The question is, when Jesus comes back, what side of the line is the slave standing? Is the slave standing on the line that fed the hungry and gave food to the thirsty and, and clothed the naked? And that is a big question. I would turn you to Dorothee Soelle for reading these. I haven’t really done the research on the beginnings of the foolish and the wise bridesmaids or the one I like to call the selfish bridesmaids because again, that kind of selfishness was really uncommon in the ancient world.

Iosso:
I usually read the wise and foolish bridesmaids as a parable about spiritual preparation or growth in faith which is hard to share with somebody who has not done the inner work themselves. In terms of Jesus’ life approaching its end, I think we see him presented as prepared for that closure. But we have been looking at the finality of judgment in environmental terms today. We did a tour of part of Louisville looking at environmental racism and the people who are often left unprotected from toxins and pollution. In terms of the 3 big themes we (as PMA) are looking at, this has meant that we were looking at structural racism and systemic poverty. We were asking the why questions and looking at human needs.

The third theme that PMA has been using in applying the text is “congregational vitality.” Can you see ways that the text might talk to this? 

Aymer:
Well, I think that depends on what you consider a vital congregation. Backing up, I sing in a community women’s choir. We are a hundred people strong. We are a non-audition choir and every time the new year rolls around we have 25 to 30 new women walk in the door, every single time. The choir is more diverse than any church I’ve been a member of. We are not the best choir in Austin. We’re never going to go to Carnegie Hall, you know, that’s not our stuff. But we are a vital and alive choir and have been for 32 years. What makes something vital and alive? We are working together to do something that we care about deeply in light of what is our mission as a choir. 

For a church, what makes a church vital? Vitality is not a size question. But it is some view of the totality of active discipleship going on at the church. By active discipleship we mean the church impacting more than one hour on Sunday morning in the lives of the people that are involved in this church? Now, if the church has a mission and a call to the congregation to be involved in the actions of the end of Matthew 25, that’s going to be a vital congregation because people are going to be doing stuff, and they’re going to be thinking theologically about why they’re doing these things. The action and reflection will begin to affect their faith and their faith will grow.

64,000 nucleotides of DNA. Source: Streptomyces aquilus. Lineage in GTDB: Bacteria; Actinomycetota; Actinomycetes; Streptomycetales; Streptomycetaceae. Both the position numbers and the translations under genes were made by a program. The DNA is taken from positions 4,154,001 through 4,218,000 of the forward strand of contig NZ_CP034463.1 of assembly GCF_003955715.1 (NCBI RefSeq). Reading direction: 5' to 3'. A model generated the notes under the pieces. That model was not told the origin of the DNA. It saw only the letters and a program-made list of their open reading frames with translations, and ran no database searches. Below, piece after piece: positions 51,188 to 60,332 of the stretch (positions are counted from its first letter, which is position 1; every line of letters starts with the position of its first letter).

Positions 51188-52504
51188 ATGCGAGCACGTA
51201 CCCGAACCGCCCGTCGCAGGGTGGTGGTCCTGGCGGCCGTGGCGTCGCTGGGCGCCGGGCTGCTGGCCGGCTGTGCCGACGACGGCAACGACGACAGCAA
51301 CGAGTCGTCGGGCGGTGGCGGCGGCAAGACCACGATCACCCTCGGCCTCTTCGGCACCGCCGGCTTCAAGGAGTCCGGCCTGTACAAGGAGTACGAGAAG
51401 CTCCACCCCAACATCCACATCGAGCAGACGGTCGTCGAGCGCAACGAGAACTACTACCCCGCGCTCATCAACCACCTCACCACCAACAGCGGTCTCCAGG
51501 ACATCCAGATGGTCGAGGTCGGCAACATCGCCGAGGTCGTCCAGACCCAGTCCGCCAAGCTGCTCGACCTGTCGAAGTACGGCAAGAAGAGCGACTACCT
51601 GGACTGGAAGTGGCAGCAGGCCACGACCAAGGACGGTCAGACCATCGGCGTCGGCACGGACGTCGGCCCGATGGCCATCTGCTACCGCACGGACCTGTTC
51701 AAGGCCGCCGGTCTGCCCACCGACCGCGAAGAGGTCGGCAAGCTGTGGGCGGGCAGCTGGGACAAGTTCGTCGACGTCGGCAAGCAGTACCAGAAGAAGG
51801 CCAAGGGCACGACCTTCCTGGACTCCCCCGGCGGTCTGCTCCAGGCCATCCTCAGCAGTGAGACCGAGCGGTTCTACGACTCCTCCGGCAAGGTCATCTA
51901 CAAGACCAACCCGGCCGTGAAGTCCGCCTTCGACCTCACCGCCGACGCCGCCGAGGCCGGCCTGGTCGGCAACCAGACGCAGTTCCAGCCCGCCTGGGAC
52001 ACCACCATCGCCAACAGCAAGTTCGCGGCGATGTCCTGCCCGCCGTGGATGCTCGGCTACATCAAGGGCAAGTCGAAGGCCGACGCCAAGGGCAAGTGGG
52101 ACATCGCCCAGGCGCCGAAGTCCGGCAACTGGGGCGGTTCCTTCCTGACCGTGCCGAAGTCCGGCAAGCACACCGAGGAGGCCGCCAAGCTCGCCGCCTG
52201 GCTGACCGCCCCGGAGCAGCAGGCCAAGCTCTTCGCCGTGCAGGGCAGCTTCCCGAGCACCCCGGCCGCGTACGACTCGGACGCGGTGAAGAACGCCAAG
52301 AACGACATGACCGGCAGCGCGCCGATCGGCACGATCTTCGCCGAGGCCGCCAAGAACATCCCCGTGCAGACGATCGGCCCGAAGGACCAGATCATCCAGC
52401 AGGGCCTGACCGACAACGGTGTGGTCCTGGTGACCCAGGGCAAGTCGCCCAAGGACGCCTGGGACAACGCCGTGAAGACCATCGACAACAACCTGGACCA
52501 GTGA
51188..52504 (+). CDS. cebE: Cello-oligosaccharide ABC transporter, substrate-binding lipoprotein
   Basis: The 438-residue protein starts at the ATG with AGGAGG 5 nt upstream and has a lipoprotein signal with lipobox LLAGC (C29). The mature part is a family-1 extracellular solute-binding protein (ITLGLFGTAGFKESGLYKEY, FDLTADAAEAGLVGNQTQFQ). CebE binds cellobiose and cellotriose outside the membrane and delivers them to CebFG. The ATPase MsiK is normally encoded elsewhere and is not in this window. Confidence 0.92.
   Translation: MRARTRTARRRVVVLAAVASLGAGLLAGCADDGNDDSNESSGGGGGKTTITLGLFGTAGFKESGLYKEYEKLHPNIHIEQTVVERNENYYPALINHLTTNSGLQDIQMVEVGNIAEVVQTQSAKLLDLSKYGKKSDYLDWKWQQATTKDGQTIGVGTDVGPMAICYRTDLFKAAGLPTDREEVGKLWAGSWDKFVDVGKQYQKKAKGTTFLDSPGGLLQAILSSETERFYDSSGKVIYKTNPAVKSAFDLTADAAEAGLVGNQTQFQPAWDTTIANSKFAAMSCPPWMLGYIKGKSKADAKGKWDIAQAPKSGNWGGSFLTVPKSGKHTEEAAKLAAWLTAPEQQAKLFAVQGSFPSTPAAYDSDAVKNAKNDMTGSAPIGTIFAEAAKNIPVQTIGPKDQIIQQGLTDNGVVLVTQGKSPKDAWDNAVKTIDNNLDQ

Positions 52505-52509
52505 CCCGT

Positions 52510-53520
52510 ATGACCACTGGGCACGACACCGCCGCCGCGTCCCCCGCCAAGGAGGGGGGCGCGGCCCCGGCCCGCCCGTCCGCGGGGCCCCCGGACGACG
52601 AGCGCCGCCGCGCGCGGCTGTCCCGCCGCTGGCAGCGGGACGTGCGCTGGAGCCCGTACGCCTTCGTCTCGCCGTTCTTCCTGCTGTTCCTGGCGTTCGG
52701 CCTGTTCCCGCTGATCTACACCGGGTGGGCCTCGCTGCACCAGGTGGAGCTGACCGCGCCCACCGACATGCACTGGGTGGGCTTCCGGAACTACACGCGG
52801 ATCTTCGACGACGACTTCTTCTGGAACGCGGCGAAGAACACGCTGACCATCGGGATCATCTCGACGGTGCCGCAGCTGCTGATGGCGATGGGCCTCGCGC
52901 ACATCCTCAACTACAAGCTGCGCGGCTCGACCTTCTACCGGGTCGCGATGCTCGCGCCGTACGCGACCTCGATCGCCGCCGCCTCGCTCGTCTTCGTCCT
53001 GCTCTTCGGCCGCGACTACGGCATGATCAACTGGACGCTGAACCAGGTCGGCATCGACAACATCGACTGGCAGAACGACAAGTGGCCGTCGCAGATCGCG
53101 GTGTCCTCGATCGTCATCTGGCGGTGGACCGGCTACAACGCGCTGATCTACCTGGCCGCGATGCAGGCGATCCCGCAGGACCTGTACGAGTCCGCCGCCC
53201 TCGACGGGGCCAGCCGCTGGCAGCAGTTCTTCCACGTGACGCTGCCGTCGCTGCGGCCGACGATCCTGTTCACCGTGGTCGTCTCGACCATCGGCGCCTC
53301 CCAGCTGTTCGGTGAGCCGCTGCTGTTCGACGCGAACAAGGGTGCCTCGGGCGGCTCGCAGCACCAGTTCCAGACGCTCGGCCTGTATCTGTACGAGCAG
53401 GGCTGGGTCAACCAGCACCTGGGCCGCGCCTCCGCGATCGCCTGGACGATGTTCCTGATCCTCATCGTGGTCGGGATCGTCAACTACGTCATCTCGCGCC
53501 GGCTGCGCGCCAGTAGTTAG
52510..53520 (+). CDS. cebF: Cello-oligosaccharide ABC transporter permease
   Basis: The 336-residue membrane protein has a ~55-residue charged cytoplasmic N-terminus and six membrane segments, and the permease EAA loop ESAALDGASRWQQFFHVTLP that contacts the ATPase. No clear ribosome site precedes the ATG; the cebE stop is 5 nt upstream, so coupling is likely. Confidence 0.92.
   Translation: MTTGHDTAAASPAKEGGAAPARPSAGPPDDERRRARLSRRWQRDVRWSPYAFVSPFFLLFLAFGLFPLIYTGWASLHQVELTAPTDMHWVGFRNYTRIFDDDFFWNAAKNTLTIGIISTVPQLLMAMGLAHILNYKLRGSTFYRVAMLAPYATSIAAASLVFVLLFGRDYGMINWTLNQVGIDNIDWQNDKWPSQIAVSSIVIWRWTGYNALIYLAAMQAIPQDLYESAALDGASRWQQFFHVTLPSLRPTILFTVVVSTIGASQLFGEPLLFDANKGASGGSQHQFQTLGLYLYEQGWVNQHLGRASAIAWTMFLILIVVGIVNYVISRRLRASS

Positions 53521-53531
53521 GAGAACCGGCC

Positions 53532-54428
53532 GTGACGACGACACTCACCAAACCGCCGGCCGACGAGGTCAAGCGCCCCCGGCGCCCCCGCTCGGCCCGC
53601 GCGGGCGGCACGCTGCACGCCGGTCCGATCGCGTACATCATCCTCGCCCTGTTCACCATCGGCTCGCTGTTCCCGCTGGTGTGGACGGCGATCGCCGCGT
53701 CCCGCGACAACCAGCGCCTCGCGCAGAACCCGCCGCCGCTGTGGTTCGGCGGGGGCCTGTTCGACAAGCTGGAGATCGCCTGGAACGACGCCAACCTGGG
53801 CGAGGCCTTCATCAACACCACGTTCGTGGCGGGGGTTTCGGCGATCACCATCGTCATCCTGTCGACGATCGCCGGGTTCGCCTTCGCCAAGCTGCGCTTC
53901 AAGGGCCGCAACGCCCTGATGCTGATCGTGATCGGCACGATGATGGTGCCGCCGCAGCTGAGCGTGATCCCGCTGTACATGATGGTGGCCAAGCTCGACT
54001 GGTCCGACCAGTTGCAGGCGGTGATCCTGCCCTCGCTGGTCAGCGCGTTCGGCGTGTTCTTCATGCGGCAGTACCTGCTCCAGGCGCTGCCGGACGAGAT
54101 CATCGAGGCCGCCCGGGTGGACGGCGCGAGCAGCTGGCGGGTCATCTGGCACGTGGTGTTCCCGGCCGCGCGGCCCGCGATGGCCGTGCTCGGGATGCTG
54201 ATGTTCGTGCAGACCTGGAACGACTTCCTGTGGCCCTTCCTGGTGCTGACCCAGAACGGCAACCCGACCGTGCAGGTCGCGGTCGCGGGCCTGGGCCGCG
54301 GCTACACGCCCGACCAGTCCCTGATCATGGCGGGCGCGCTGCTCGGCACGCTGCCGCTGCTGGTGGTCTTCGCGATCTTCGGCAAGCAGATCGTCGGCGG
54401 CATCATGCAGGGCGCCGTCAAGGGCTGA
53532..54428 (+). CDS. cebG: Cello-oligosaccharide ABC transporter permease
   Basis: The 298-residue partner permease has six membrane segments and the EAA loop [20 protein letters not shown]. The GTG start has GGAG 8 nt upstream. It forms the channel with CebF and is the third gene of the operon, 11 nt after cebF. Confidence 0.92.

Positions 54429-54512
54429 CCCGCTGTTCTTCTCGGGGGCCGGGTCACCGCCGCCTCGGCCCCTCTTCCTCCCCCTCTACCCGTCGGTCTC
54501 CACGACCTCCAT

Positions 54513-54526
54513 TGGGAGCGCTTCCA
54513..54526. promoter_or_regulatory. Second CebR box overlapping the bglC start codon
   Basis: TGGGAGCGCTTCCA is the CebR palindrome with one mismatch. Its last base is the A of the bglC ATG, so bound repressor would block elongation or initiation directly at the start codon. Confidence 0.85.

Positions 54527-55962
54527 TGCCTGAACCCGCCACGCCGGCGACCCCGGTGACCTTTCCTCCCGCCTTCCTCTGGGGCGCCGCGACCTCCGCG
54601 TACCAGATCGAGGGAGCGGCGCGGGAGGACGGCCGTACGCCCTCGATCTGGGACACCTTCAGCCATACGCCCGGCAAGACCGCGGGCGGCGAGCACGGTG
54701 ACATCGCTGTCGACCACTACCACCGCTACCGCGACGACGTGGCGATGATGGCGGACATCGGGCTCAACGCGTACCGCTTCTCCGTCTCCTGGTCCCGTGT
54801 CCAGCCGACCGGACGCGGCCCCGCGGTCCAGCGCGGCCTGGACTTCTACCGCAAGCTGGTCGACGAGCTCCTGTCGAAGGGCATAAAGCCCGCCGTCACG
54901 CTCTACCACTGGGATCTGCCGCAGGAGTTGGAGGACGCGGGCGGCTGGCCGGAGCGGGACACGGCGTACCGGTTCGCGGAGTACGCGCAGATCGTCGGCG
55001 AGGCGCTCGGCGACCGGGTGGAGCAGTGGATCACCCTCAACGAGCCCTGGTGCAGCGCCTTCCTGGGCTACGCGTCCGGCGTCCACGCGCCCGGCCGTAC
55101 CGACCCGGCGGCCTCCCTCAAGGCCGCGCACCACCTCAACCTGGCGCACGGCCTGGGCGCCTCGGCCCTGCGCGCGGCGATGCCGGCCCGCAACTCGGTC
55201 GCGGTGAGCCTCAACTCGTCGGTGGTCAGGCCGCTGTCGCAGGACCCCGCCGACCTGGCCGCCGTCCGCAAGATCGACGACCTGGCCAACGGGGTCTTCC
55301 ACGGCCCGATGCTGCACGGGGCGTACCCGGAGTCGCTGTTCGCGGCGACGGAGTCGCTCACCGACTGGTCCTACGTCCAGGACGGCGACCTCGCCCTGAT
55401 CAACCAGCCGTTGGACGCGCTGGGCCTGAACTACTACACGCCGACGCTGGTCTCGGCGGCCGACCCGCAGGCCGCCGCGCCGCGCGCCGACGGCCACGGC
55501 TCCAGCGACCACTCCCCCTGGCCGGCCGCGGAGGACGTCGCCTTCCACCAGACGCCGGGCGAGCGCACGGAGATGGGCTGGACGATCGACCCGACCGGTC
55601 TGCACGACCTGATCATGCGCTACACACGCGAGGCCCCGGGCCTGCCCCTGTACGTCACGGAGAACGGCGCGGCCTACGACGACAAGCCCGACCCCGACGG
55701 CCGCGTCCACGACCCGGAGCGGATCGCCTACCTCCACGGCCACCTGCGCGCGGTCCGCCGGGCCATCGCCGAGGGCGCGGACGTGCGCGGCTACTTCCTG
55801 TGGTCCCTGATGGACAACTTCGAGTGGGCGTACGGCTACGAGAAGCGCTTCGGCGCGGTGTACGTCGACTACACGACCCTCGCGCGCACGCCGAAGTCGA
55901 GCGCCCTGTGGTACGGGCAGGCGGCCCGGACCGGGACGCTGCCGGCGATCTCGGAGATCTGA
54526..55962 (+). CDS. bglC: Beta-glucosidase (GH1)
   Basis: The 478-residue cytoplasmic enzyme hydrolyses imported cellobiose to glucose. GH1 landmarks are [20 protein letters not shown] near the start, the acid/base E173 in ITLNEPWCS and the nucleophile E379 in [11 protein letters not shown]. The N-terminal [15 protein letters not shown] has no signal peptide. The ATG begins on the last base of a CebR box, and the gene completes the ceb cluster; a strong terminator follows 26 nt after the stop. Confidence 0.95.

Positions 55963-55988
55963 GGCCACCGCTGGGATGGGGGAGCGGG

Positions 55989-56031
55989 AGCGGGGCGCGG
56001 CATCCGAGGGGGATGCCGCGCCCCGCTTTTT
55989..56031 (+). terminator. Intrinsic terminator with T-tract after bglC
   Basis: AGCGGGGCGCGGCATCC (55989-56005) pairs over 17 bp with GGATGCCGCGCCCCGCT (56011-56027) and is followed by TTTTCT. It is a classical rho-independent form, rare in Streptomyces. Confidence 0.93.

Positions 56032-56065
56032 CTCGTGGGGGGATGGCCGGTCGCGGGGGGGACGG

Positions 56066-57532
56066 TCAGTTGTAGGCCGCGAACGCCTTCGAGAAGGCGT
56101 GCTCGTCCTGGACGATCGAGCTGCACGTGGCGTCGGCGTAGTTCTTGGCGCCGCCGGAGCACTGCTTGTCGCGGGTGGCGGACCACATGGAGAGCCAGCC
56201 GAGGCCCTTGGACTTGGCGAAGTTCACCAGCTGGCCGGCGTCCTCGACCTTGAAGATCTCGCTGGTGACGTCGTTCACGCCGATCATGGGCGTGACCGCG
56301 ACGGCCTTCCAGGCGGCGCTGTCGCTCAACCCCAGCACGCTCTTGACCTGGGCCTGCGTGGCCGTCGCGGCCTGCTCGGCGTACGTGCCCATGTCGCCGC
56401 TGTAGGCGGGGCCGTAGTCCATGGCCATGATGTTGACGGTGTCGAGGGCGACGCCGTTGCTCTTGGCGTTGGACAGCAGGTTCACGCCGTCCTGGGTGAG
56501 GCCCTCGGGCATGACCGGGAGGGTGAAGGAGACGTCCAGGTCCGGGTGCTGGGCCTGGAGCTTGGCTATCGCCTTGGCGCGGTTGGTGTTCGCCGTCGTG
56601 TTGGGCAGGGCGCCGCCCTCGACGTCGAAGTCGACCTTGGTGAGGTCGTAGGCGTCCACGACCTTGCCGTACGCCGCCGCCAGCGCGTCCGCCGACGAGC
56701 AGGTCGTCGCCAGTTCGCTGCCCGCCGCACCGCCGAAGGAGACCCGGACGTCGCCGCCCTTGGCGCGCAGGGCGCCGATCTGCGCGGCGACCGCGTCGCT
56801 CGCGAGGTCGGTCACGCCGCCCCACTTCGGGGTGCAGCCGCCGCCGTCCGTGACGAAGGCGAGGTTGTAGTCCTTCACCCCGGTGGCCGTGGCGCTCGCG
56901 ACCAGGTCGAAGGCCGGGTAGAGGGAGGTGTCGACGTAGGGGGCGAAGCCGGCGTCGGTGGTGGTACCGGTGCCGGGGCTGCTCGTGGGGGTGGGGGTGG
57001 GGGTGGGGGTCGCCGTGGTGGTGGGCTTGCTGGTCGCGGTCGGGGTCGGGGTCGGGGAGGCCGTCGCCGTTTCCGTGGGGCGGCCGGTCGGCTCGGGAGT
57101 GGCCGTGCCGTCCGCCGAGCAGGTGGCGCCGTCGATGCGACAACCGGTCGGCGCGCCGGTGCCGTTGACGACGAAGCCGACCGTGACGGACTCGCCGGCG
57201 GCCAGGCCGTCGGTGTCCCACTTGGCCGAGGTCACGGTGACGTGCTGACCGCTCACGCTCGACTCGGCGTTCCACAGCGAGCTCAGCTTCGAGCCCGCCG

I would argue that if you’re doing that stuff, people are gonna pay attention and start coming to your church, too. So if you’re looking for numbers, start feeding the poor, but then be prepared that the poor are going to be sitting next to you in the pew. Be prepared that those who used to be naked are going to be sitting next to you in the pew and they may still be hungry and they’re going to be sitting next to you in the pew. And then as a church, we need to say, okay, these are our brothers and sisters and we have to make sure that they have what they need.

There are some big African-American evangelical churches right now that are doing a push to pay off debt for the whole congregation. One of the big issues of stress for those congregations that’s causing fears of hunger and of nakedness and of homelessness is credit card and academic debt. So they’re doing a congregation-wide push to pay off debt, starting with those who owe the most.